Sunday, March 28, 2010

Inspiration For The Week

I spent an hour or so today reading some of my favorite blogs and this one by  This Is Reverb gave me my inspiration for the week.  If these children can be joyful and smiling in spite of their conditions, then certainly I can.  Enjoy and be joyful!

Untie a ribbon in your life – you might find an adventure!

Wednesday, March 24, 2010

Spring Ahead

According to , spring – at least the kind that is in the air right now – is defined as a noun and is the 37th, 38th, and 39th definition of the word:

37. the season between winter and summer: in the Northern Hemisphere from the vernal equinox to the summer solstice; in the Southern Hemisphere from the autumnal equinox to the winter solstice.
38. (in temperate zones) the season of the year following winter and characterized by the budding of trees, growth of plants, the onset of warmer weather, etc.
39. the first stage and freshest period

While I understand that technical definition of our weather and time of year, I think most of the definitions are appropriate for what we think of as the freshest period of the year. Even definition #1:

1. to rise, leap, move, or act suddenly and swiftly, as by a sudden dart or thrust forward or outward, or being suddenly released from a coiled or constrained position

Think about the beautiful daffodils whose bulbs have been wintering underground – sometimes even through the lingering snow, they thrust outward and we are charmed by their yellow softness. Or the Bradford Pear trees whose beauty has been hidden for months and now, it seems overnight, have thousands of blossoms that make them look like a giant snowballs.

As much as I love Georgia – and I’ve lived here long enough that I consider it my ‘home’ state – I have to say that it is ugly in the winter. All stark browns and red clay, usually muddy, nature looking dried up and shriveled. But when that first spring day hits, you can smell it in the air and the next thing you know there is new life all over giving us hope. Hope that in our lives we can also spring forth – and that is a good thing.

Untie a ribbon in your life – you might find an adventure!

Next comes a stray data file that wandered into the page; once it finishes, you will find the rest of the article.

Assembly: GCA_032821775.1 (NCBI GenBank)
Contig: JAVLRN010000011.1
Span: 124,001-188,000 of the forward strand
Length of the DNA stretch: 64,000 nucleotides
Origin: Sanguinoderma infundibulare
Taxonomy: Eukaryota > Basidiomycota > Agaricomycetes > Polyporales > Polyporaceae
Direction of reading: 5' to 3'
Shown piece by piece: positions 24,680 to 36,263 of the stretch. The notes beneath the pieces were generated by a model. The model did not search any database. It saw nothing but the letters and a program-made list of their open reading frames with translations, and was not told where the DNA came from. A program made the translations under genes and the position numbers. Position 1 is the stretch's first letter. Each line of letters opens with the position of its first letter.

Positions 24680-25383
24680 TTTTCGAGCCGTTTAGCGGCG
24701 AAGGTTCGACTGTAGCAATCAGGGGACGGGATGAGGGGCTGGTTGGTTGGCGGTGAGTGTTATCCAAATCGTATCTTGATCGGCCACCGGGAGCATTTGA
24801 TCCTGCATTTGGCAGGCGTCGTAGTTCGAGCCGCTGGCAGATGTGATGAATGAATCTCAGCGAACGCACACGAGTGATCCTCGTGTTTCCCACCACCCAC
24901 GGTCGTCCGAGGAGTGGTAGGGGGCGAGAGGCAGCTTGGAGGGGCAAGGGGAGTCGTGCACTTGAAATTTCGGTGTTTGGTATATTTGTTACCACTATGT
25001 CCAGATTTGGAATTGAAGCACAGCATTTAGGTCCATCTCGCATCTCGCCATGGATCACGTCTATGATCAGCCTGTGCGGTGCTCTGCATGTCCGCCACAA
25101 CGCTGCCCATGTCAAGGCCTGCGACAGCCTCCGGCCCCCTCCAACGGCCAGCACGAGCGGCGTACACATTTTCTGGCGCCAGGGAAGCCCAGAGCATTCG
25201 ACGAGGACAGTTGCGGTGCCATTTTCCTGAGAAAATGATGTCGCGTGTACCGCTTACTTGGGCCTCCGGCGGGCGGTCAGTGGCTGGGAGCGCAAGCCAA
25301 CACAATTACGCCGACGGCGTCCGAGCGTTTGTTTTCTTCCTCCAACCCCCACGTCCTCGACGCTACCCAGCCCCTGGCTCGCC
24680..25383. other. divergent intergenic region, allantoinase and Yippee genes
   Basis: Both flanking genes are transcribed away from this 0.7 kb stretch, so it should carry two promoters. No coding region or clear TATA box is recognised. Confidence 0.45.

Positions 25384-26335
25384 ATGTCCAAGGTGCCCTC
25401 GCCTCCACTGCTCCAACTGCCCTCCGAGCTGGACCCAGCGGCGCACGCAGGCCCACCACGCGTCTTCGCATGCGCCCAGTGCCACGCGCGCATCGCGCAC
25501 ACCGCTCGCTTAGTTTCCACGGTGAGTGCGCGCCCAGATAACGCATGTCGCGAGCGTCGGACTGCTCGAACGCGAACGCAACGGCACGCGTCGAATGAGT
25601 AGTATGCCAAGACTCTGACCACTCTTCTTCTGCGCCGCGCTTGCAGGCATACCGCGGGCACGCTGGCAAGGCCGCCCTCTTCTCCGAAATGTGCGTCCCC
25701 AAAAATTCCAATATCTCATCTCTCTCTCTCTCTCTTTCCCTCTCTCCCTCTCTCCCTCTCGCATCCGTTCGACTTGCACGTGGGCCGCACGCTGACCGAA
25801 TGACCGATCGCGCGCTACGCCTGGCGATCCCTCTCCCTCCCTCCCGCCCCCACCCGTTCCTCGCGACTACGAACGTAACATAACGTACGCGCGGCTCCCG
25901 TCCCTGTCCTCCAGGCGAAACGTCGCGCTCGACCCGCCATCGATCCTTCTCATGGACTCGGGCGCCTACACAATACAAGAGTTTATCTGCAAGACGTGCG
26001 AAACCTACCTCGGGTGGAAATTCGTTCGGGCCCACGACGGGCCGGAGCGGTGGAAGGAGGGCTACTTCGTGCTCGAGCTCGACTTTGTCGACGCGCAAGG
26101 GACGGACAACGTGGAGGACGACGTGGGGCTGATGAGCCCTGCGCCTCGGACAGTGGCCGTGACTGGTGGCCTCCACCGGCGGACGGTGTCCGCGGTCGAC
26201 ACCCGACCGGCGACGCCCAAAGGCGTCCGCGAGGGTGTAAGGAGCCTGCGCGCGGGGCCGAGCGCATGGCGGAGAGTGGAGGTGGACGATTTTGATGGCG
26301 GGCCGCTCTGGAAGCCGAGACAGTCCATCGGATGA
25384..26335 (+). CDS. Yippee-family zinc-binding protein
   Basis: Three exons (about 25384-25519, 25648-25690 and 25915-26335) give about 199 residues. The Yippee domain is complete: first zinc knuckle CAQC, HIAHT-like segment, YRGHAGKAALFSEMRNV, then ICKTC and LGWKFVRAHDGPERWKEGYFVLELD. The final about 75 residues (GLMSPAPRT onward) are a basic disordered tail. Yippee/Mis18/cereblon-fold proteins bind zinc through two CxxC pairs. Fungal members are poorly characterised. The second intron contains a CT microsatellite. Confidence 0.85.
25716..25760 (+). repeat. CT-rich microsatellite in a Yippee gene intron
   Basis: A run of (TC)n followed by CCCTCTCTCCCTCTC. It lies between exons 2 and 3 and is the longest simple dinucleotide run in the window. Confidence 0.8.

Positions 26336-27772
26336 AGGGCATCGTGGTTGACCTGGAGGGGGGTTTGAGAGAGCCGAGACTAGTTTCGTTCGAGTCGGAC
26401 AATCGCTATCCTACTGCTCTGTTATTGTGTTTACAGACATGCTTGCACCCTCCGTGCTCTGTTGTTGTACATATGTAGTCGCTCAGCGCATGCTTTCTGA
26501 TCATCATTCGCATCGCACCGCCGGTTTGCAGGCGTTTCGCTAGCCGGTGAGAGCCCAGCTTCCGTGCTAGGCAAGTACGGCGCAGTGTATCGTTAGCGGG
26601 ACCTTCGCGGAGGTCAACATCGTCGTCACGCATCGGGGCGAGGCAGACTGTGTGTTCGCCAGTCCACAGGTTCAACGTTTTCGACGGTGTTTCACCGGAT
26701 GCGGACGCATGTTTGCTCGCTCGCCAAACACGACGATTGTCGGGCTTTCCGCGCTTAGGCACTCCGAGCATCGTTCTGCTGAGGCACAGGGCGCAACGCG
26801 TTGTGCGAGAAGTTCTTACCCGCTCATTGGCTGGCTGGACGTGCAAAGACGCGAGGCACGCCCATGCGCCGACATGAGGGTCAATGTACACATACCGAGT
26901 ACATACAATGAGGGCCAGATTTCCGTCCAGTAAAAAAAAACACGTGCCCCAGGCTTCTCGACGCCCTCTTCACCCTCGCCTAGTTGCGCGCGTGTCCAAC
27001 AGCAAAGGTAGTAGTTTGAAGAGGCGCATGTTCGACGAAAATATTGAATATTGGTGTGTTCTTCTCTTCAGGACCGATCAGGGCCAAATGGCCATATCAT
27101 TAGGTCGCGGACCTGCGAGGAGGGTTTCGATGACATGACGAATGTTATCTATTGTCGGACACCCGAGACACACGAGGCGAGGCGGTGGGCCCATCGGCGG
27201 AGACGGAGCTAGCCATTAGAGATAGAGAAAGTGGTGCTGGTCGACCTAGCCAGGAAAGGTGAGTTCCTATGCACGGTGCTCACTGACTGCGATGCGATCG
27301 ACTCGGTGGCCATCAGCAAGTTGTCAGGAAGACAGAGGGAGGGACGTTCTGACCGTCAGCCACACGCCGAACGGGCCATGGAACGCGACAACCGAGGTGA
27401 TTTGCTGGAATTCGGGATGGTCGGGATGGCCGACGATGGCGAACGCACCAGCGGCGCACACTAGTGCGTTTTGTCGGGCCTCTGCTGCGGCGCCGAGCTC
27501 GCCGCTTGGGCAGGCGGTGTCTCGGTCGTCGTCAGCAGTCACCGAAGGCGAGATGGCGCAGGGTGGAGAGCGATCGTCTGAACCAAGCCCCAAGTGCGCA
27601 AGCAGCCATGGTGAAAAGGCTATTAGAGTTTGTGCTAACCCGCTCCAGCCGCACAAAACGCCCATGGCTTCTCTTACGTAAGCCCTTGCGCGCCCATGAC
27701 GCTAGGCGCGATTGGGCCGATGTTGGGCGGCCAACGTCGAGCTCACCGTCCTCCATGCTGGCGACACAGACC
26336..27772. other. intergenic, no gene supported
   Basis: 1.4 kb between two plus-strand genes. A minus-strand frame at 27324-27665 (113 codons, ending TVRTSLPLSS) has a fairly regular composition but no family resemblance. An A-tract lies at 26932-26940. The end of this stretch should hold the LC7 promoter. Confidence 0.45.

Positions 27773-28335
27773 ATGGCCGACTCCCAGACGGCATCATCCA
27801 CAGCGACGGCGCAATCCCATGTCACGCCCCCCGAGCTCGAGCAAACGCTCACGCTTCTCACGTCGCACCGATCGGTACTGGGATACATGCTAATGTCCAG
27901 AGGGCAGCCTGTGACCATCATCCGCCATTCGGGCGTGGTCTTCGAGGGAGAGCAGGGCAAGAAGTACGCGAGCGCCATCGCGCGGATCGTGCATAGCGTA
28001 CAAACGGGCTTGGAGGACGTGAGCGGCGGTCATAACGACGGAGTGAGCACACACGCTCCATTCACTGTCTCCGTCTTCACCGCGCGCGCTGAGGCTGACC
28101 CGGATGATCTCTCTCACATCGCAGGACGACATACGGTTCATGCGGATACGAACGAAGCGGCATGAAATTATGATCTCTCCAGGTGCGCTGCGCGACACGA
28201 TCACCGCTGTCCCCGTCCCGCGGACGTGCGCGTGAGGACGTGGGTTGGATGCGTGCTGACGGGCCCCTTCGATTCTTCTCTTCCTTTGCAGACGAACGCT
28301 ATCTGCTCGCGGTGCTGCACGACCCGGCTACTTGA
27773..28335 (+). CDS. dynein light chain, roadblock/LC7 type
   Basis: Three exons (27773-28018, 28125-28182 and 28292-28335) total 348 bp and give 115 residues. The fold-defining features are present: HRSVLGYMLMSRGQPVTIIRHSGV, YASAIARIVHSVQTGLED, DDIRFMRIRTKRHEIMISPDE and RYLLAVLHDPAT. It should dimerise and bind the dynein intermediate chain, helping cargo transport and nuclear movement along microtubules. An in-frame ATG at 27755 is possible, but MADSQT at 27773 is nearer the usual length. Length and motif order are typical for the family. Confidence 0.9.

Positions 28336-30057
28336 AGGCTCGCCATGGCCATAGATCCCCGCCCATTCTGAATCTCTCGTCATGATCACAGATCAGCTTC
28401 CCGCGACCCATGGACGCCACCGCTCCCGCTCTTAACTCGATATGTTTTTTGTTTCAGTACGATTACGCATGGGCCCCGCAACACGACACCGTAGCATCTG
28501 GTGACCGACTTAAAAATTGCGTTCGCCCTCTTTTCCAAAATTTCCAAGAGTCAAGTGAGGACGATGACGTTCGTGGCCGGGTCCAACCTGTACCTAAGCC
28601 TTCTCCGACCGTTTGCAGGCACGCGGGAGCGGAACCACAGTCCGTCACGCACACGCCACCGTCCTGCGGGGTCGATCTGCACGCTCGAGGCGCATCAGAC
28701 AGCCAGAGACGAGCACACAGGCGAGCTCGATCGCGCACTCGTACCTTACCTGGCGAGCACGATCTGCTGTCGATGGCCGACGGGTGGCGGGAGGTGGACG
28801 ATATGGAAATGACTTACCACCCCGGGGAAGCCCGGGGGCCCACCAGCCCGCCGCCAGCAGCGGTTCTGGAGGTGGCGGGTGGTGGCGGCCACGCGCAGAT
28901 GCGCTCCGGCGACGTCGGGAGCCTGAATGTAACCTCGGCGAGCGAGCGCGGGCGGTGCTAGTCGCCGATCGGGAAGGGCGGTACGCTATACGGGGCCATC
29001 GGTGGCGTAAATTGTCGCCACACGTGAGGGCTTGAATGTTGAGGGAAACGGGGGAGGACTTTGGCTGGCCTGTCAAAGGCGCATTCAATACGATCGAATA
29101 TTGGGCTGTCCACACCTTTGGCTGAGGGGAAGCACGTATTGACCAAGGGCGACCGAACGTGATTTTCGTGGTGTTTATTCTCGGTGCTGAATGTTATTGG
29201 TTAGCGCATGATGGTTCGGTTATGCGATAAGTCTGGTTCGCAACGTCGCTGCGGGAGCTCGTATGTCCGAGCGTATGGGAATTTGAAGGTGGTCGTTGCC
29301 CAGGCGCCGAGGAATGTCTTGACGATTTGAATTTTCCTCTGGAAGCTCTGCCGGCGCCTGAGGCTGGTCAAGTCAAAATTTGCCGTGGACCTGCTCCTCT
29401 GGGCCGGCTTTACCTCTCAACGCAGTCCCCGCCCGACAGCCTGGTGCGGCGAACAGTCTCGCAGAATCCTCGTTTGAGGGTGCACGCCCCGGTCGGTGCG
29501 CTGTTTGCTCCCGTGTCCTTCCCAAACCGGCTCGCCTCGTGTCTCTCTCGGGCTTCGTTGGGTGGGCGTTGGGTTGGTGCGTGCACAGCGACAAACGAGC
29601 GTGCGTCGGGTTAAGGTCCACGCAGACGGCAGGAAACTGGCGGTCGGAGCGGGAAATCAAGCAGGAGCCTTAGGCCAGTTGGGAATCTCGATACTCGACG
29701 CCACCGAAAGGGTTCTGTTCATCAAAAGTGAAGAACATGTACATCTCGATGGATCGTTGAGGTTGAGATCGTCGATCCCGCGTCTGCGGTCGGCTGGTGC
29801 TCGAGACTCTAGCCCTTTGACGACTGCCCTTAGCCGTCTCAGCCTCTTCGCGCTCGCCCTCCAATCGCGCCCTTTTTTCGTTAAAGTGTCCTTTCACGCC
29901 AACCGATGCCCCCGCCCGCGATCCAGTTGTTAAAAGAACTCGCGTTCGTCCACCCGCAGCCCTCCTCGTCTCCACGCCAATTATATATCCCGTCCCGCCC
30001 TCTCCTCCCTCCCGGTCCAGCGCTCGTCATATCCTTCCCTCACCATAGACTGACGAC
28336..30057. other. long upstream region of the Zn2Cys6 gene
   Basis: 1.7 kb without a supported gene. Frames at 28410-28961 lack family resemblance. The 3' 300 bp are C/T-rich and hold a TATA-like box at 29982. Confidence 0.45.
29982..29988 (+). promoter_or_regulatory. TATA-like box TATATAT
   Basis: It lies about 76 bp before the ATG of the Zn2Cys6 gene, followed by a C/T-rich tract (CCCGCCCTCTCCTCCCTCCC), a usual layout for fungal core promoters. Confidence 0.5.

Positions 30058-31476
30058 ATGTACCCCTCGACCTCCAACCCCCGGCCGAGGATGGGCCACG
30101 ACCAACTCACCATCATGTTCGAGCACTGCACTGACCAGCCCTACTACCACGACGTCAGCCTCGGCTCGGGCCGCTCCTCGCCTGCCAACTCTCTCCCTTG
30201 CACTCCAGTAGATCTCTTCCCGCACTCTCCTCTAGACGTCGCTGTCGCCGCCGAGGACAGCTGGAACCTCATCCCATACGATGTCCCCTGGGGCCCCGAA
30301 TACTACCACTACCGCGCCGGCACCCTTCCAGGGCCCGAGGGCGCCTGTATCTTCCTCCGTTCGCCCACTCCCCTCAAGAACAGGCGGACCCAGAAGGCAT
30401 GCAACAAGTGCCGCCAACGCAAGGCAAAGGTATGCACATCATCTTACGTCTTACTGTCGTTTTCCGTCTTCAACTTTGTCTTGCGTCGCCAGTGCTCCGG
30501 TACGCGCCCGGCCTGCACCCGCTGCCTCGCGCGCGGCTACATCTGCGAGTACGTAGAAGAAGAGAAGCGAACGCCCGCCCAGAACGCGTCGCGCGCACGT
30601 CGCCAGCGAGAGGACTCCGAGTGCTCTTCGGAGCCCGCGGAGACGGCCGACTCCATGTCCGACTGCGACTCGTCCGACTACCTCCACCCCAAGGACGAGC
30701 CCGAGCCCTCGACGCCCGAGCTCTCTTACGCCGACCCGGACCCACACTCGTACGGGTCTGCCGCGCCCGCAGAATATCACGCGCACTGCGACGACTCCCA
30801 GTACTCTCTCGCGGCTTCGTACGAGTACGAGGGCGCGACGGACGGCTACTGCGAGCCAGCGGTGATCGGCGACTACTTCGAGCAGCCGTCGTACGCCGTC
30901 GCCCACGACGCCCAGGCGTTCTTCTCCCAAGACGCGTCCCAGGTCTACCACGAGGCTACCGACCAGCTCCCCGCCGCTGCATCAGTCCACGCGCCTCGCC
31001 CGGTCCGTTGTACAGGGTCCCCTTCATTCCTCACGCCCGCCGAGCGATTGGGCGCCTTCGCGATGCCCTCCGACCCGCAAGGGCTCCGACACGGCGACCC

Monday, March 15, 2010

Braids Aren't Just For Hair!

What a fun three days we had learning to braid and being our usual sassy Southern selves.   Kris McDermet was here from Vermont and taught us how to braid around a rug hooked piece.  Oh no ladies - it isn't like braiding hair - we had no idea what we were in for!  But Kris made it clear and easy and by the second day we were straight braiding like crazy.  But then.....and speaking of butts - yes, that was the next thing we learned.  How to identify our butt, trim our butt, and sew our butts together.  And here we thought it was only rug hooking that had terms that people would give a second glance to when they heard them!  Then there were picot and corners and that wonderful little circle with the star in the middle.

Kris brought some of her beautiful hooked and braided rugs to show us and in return we taught her Southern speak.  By the time she left, she could y'all with the best of them!  Kris - thanks so much for teaching us to braid and being patient with us.  And to my hooking buddies who took the class - thanks for being your usual fun selves - I so enjoyed the whole weekend.  Diane - remember, M&Ms and rum cake take braiding stress away and I can send you the leftovers any time.

Here are some pictures of the beautiful work done by Kris and her students.

Caroline                                      Diane                             Hollie

Jan                                             Kathie                                      Laura